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Charice Joins The Deafening Call To Free Ailing, Lonely Elephant

Glee Star Teams Up With PETA Asia for ‘Mug Shot’ to Push for Mali’s Transfer From the Manila Zoo to a Sanctuary

For Immediate Release:
August 19, 2013

Contact:
Moira Colley 202-483-7382

Manila — International music superstar Charice—who is also known for playing Sunshine Corazon on Glee—is using her powerful voice to speak up for Mali, the solitary and lonely elephant languishing in a barren enclosure at the Manila Zoo. She has teamed up with PETA Asia for a brand-new mug shot–style print ad in which she appears holding a sign that reads, “Charice Wants Mali Freed,” in support of PETA Asia’s campaign to transfer Mali to a lush sanctuary where she can finally be treated for the potentially fatal foot ailments that she has suffered from for years.

In addition to starring in the new print ad, which can be found here, Charice also stars in a video public service announcement (available here) in which she calls for Mali’s freedom. “I just can’t imagine how it feels for Mali to be alone and not getting [the] attention that Mali deserves,” she says. “And not only that, she’s not getting some serious and important care that she actually really needs.”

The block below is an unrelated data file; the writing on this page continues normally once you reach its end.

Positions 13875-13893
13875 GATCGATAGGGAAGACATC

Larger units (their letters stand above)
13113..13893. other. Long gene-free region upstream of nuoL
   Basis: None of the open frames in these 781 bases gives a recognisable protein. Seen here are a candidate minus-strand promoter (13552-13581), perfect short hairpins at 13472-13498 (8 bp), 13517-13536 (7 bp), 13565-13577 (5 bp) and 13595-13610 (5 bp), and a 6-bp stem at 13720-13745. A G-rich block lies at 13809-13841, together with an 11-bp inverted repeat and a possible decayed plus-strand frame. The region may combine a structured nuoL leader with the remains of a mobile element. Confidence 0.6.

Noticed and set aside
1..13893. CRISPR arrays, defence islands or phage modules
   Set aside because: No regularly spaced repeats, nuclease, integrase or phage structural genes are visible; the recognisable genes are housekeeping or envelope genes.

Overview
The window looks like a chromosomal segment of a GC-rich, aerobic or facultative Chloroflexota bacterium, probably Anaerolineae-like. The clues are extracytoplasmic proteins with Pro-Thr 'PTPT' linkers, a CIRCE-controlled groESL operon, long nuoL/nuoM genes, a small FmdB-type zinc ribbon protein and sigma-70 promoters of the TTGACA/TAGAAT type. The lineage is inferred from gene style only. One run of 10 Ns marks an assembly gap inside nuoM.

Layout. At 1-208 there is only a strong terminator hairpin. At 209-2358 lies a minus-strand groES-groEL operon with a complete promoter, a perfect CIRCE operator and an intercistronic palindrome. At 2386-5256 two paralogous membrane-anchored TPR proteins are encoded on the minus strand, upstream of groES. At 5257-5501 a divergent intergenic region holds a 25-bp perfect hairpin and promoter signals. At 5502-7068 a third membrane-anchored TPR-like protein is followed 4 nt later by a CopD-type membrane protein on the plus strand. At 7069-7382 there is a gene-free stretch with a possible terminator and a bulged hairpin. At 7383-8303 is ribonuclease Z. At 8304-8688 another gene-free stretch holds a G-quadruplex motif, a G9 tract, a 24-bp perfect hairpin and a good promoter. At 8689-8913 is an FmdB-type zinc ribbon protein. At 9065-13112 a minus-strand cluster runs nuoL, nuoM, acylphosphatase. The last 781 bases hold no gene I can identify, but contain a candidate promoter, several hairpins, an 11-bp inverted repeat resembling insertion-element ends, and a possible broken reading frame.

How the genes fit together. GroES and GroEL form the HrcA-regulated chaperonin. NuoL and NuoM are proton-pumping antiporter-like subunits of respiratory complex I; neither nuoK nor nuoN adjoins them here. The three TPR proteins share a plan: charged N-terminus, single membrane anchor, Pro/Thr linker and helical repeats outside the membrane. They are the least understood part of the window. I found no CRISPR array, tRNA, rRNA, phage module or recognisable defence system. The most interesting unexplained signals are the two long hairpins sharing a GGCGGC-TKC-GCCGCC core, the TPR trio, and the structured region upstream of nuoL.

Mali has received essentially no veterinary care for more than 36 years, leaving her to endure constant pain stemming from debilitating foot problems. In addition, elephants are highly social animals who naturally live in herds and suffer greatly in the absence of other elephants. Mali is all alone, making her transfer even more urgent.

Even if the elephant exhibit at the Manila Zoo were to be doubled or tripled in size, it would still not be adequate to house one elephant, never mind additional ones. While zoos around the world have spent up to US$56 million (the equivalent of 2.4 billion pesos) on attempts at more appropriately sized elephant exhibits, more and more zoos have recognized that the needs of these complex and intelligent animals cannot be met in captivity. These facilities are transferring elephants to sanctuaries and closing their elephant exhibits.

For more information, please visit PETA.org or PETA Asia’s website FreeMali.com.